Consultants, hire or don’t hire?

“Chris, please don’t be like our previous consultants. They just took all the team’s ideas and presented it to management without crediting the team”

One of my previous clients

Those words struck a chord. One of the middle managers that I met in my consulting work said that to me the first time we met, and I found it hard to respond. In that specific engagement, I noticed the frustration that the team had with consultants. They felt that the consultants do not provide value and are vampires that sucks blood from the organization. What’s the result of this? They become more resistant to change, they were not very cooperative with the consultants work, and the transformation or program that the consultants were tasked to do becomes much more difficult.

Listen to your team, don’t spend millions to get consultants to just gather ideas from your team

This is a pitfall that management often falls to. They hire consultants to discover ideas on how to make their business more efficient, or how to improve their business. What do the consultants do? They build a framework to answer the question, learn about the organization, interview the team members, compare with other organizations, synthesize the findings, and report to the management. Consultants are great at synthesizing information and presenting it. Thus they can be more convincing to the management. They are also hired by senior management, so they get a lot of exposure to management, while the normal employees working in the company might not even meet the management once a year.

So what’s the result? The normal employees build up resentment towards the consultants as bugging their normal work while not sharing the “glory” with them. The unintended side effect is also resentment towards the management! “Why did our management not listen to the things we’ve been saying for years, and instead spent millions for other people to say it to them?!” This is not a good cultural dynamic.

Seriously. There are great reasons to hire consultants, such as to access expertise that you don’t have, to improve your teams’ expertise and to do projects that are non-frequent, e.g., market entry to a new country or zero-based budgeting. Ideally, these activities would help you build your team, and maybe allow your team to do the activities by themselves afterwards.

Use consultants to build your team’s skills

You should never rely on a team of 100% consultants. Use the consultants as a way to improve your team’s skills, and help your team progress their career by being involved in high visibility projects. You could do this by creating a combined team with your employees, and get your employees to be the one presenting to you and showcasing the result and what they have learned in the process.

These people that you put in the team should own the deliverable, and be empowered to make sure that the organization act upon it, be it making sure the strategy is implemented, making sure the implemented tool is utilized properly, or even monitoring whether the new organization structure that was implemented is achieving the goals set at the beginning. This sense of ownership is integral to make sure you are not wasting money by hiring consultants.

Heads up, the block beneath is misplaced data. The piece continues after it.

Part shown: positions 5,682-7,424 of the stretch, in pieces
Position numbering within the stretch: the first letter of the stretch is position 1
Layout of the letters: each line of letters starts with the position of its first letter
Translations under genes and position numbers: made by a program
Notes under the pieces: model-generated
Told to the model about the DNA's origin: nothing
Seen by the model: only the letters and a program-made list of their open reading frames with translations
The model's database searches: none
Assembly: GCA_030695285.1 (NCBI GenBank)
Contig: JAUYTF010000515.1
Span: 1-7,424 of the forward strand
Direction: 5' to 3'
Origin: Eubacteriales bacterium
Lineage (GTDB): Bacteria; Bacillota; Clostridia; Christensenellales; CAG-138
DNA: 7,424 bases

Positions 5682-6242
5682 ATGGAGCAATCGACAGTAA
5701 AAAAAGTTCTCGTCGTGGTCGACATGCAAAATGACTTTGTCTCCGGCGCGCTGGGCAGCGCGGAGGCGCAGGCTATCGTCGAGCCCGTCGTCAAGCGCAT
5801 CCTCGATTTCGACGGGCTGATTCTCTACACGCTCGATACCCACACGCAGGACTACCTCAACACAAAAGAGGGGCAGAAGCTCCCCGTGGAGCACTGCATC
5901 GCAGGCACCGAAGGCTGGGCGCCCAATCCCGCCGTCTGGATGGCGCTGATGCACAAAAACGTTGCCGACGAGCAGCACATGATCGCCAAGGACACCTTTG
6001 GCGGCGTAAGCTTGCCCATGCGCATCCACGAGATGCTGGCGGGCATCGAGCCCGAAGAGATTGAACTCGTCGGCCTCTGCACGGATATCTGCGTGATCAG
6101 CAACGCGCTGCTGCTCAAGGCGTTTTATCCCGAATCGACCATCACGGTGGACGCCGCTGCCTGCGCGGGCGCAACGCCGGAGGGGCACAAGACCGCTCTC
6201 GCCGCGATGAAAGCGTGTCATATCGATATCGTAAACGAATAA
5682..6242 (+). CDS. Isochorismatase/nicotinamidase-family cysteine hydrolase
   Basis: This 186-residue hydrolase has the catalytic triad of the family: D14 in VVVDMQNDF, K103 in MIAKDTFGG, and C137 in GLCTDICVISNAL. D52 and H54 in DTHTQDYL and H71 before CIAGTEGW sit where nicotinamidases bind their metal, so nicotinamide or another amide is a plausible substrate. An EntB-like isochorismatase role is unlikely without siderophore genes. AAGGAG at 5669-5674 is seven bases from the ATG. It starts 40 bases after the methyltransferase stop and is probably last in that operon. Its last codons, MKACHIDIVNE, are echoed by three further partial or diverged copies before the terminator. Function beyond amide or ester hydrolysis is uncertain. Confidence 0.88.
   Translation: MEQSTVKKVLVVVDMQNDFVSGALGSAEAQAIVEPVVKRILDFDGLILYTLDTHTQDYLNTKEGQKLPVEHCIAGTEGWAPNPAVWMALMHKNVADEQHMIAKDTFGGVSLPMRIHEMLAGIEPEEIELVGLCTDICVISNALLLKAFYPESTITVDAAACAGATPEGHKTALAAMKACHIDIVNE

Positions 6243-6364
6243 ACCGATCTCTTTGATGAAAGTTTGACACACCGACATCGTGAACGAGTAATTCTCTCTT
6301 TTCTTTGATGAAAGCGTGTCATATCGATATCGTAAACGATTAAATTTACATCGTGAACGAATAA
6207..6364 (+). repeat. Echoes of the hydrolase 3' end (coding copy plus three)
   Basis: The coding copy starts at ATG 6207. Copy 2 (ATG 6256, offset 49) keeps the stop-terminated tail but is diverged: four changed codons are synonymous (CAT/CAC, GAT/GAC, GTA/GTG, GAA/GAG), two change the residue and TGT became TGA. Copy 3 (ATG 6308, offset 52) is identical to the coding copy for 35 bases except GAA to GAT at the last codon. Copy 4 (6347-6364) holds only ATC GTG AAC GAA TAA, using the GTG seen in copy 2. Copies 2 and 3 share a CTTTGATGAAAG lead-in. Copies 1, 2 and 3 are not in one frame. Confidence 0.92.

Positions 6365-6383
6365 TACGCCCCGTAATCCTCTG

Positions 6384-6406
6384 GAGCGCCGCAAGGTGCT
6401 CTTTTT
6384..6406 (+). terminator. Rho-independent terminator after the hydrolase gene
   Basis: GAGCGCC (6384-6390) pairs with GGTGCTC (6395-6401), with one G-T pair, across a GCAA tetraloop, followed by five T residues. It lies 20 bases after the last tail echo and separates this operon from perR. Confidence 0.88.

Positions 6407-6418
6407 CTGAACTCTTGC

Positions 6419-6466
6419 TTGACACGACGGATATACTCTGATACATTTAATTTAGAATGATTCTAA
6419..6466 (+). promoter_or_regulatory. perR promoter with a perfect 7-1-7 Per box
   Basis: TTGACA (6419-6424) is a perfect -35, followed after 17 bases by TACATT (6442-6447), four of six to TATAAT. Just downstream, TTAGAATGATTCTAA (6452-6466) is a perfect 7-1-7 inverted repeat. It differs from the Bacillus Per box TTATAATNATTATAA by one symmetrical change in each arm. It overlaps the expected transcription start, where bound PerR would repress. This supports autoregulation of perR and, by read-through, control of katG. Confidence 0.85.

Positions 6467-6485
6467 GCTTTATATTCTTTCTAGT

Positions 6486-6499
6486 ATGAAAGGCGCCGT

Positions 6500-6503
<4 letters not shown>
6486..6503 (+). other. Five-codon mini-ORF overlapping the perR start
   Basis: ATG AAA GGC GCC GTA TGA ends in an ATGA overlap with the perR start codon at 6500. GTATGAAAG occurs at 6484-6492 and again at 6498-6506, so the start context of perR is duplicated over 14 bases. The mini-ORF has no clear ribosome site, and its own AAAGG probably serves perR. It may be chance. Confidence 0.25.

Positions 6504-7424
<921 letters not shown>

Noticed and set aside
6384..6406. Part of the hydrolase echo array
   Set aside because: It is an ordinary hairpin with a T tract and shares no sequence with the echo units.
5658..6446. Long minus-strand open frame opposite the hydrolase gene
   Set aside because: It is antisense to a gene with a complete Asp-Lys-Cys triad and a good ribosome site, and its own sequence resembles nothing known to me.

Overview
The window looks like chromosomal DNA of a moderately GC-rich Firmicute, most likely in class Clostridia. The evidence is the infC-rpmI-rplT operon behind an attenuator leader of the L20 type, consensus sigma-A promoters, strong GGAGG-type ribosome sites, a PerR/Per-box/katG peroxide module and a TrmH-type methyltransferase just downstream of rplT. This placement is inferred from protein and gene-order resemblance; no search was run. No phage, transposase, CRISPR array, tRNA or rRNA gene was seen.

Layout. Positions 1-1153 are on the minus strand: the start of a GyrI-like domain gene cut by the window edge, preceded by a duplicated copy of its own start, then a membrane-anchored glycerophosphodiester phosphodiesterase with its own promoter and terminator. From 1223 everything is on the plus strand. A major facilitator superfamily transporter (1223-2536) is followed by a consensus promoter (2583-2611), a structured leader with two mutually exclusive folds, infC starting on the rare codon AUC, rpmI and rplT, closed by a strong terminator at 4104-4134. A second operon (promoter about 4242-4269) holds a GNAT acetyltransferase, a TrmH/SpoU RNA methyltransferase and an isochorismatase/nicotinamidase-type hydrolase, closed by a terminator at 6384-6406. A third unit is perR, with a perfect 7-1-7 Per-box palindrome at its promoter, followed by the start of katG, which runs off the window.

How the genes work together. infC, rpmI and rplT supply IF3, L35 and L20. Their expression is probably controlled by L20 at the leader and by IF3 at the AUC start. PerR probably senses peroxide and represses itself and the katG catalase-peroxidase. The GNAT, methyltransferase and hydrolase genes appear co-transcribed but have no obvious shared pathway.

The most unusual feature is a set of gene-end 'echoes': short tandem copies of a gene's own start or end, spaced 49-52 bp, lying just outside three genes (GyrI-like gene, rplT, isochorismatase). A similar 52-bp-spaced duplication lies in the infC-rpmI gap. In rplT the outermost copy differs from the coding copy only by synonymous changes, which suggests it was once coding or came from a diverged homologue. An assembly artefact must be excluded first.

Additionally, think about what else you want to have in your culture that you could learn from the consultants. E.g., the problem-solving approach, some specific expertise. Then try to get your employees to inquire more about it, and get them to learn. It is unlikely that your team will completely absorb the consultants’ culture, but hopefully, your team will be able to adjust a little bit towards the direction you want as a leader.

Consider creating an inhouse consulting

A lot of time in consulting engagements are spent in learning about the organization and how it works. If you hire consultants frequently, it might make sense to create your own consulting team that understands the organization deeper, and can execute projects more effectively. Many major organizations have recognized this and established their own inhouse consulting. HBR has covered this topic in 2015.

In 2020, I have had the luxury to meet inhouse consultants, and a key difference that I noticed was how much ownership they felt in their projects. As they are still in the same company after a project is done, they felt more responsibility to provide the right recommendations or implement in the right way. The way engagements are structured in consulting firms, people change clients often, and thus, feel less sense of responsibility for the long-term result of their recommendation.

Finally, inhouse consulting is a great substitute to “Leadership Development Program” approaches. It allows the team members’ exposure to many parts of the organization, work with high visibility projects, and make their impact. They would then be able to move on to other parts of the business after a few years in the inhouse consulting.

So?

In summary, please don’t hire consultants before you ask your team and assess whether the outside expertise is truly necessary. Hire the consultants for non-frequent projects that require expertise you don’t have. Then use the time with the consultants to improve your team, help them further their career, and adjust your culture. If you hire consultants often, create an internal consulting arm. It could save you millions, hasten project executions, and build a pipeline of business leader talents.

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